Nursing is growing in popularity as a career, and luckily for most jobs, a doctorate of nursing practice is not needed. One specific facet of nursing jobs is that of a family nurse practitioner, a position that has been growing as the number of people interested in becoming nurses has grown. There is a lot of misinformation available about what it takes to become a family nurse practitioner, and this article aims to clear that up.
Family Nurse Practitioners
Family nurse practitioners are registered nurses that work with physicians and other healthcare providers to perform tasks such as health assessments, patient care, and health guidance. Unlike standard nurses, family nurse practitioners sometimes act as doctors, diagnosing disorders early and giving their own recommendations on how to treat it. This means that a very high level of education is required. However, this level of education is not necessarily a doctorate of nursing practice – someone can become a family nurse practitioner with simply a master’s degree.
Obtaining Your Nursing Degree
A Master’s of Nursing degree typically involves something like 500 clinical hours and approval from either the Commission on Collegiate Nursing Education or the National League for Nursing Accrediting Commission. After obtaining either a Bachelor’s or Master’s of Nursing, the next step in becoming a family nurse practitioner is to become registered through the National Council Licensure Examination, called the NCLEX-RN. Another licensing exam follows this, and is administered by the American Nurses Credentialing Center (ANCC). This licensing exam grants a ‘board certified’ certification to family nurse practitioners, and must be renewed every five years.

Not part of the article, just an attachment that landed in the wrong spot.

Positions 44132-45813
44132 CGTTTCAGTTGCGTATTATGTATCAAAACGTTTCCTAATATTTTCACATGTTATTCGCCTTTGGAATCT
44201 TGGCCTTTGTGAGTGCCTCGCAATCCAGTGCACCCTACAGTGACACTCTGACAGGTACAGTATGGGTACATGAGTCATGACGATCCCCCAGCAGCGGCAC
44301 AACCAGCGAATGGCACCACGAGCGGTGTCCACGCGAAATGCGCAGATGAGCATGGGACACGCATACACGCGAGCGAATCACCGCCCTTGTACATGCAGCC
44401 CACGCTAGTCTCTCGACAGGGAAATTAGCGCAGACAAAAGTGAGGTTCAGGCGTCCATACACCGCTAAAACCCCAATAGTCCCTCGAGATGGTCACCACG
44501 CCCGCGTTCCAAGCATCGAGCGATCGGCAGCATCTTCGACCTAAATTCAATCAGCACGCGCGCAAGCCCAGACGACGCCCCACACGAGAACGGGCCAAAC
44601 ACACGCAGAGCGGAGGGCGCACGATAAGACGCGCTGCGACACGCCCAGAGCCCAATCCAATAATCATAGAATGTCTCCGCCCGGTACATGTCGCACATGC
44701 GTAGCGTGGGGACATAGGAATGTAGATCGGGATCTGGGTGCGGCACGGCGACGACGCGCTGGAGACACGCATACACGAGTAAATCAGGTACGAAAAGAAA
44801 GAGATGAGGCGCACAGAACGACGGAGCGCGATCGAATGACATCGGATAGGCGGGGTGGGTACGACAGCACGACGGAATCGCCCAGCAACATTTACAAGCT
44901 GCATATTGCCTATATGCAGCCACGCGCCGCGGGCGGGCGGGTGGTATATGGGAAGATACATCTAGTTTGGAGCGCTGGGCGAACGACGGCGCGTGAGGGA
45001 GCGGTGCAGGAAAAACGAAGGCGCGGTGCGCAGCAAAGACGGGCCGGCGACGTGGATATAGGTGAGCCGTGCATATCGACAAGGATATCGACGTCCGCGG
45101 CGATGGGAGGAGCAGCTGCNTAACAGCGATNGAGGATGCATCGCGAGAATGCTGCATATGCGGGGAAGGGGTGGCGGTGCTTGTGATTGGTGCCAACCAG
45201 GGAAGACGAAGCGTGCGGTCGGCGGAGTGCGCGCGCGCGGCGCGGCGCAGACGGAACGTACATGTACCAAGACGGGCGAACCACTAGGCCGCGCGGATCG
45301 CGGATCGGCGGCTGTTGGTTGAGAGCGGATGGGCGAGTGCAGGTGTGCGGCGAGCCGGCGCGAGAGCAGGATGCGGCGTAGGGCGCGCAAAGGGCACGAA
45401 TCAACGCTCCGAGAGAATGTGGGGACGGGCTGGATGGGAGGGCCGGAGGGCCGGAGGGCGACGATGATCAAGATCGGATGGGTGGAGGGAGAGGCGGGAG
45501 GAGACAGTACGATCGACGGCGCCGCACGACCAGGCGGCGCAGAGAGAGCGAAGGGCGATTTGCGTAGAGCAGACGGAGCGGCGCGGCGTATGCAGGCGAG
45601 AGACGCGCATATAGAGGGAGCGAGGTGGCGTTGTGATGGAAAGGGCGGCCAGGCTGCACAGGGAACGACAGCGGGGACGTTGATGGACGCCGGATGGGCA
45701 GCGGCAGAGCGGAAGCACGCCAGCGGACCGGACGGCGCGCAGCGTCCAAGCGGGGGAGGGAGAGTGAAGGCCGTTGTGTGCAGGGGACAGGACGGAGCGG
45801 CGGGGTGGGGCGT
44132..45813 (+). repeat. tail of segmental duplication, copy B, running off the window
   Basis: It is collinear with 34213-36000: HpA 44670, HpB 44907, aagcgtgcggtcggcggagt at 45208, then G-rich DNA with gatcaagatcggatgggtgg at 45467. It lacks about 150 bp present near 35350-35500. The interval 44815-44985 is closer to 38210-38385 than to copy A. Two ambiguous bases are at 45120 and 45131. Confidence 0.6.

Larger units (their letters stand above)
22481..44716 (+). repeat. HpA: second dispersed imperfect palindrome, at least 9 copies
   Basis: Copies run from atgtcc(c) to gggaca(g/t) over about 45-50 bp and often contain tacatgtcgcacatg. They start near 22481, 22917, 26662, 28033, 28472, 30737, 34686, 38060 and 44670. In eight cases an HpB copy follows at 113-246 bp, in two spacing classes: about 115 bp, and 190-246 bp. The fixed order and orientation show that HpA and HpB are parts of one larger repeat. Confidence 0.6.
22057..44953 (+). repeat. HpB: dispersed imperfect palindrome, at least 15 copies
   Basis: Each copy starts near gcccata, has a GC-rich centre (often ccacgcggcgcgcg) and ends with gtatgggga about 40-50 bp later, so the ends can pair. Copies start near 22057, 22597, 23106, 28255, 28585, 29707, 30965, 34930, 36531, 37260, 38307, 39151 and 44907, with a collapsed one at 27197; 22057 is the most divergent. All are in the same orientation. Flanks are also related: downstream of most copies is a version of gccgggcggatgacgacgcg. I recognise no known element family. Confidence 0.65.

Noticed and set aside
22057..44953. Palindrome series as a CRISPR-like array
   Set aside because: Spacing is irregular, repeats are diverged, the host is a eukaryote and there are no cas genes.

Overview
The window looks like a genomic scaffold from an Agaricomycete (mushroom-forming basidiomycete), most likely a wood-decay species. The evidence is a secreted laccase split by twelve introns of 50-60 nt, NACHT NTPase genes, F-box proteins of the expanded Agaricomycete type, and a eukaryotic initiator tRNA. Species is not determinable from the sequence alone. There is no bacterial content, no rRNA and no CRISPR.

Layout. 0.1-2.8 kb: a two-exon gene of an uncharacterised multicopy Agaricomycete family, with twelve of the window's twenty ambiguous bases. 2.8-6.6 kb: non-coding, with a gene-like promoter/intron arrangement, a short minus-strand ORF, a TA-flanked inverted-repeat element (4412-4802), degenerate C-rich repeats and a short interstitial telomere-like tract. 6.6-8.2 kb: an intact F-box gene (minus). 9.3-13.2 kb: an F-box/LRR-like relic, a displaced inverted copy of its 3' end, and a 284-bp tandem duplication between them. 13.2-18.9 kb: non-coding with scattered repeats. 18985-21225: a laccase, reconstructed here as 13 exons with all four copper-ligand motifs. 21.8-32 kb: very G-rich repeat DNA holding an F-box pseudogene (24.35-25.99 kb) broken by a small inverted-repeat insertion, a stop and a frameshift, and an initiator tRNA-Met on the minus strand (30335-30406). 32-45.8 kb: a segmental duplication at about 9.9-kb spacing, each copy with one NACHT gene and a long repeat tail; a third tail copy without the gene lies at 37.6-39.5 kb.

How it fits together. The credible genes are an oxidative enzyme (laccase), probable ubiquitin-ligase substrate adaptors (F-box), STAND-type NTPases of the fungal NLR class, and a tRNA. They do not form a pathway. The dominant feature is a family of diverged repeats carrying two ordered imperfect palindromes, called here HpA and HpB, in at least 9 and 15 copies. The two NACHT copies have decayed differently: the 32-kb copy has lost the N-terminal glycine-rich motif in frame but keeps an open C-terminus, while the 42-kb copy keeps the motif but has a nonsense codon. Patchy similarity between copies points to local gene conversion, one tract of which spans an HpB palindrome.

Becoming a Nurse Practitioner
Another potential certification is the “Nurse Practitioner – Certified” license which is given by the American Academy of Nurse Practitioners. To obtain this certification, a master’s degree or higher is required, and this must also be renewed every five years.This diagram from DiscoverNursing.com lays out the process very well. To become a family nurse practitioner, you must first obtain a BSN, then get your licensing from NCLEX. After this, you are able to begin work as a Registered Nurse while you complete your MSN. The diagram recommends taking courses in family nursing theory and intervention, acute and chronic illness management, research, and primary healthcare concerns, as well as leadership preparation. After obtaining your MSN, you would get your board certification from the ANCC or AANP.Becoming a family nurse practitioner is a rewarding career path to follow, but it is also difficult to reach due to the amount of education required. However, with that said, the job pays well and gives the satisfaction of helping others on a daily basis. It also provides the chance for students to think about what path of nursing they want to follow, as the preliminary steps on the road to become a FNP will also allow a student to become several other kinds of nurses. If somewhere along the road an individual changes their mind, they aren’t stuck in a corner. While the education requirements are high, becoming a family nurse practitioner requires only a Master’s of Nursing – not a Doctorate of Nursing Practice degree.
For more information, check out “Top 10 Cheap Online RN to BSN Degree Programs 2014“.